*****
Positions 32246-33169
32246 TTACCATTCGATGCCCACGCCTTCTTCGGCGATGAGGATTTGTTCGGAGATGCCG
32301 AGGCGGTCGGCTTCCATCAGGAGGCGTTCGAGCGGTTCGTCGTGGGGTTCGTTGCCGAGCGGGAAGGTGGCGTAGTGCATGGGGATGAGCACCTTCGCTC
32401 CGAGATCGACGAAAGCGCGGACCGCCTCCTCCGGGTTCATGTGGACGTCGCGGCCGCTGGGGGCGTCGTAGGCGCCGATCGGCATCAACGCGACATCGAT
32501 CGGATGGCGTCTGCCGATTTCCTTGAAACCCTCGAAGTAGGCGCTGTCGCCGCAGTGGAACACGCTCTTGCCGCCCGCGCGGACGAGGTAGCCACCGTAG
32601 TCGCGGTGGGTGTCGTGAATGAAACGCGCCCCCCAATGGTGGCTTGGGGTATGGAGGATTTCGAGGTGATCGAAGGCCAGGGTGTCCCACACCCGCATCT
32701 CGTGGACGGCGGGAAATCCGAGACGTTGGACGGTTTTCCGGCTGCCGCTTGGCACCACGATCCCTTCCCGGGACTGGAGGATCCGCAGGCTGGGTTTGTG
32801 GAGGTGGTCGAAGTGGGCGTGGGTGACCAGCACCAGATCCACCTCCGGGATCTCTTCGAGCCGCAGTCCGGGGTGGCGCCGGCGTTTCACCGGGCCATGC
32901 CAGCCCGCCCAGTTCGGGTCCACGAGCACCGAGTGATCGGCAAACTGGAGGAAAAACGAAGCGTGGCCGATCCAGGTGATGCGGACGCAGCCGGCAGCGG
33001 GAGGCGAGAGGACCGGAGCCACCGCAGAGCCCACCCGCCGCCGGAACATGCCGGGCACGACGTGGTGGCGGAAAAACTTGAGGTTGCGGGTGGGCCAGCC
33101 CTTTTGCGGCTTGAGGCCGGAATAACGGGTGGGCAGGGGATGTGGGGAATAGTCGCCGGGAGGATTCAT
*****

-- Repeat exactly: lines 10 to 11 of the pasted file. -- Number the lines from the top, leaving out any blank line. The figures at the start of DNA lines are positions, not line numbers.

33001 GAGGCGAGAGGACCGGAGCCACCGCAGAGCCCACCCGCCGCCGGAACATGCCGGGCACGACGTGGTGGCGGAAAAACTTGAGGTTGCGGGTGGGCCAGCC
33101 CTTTTGCGGCTTGAGGCCGGAATAACGGGTGGGCAGGGGATGTGGGGAATAGTCGCCGGGAGGATTCAT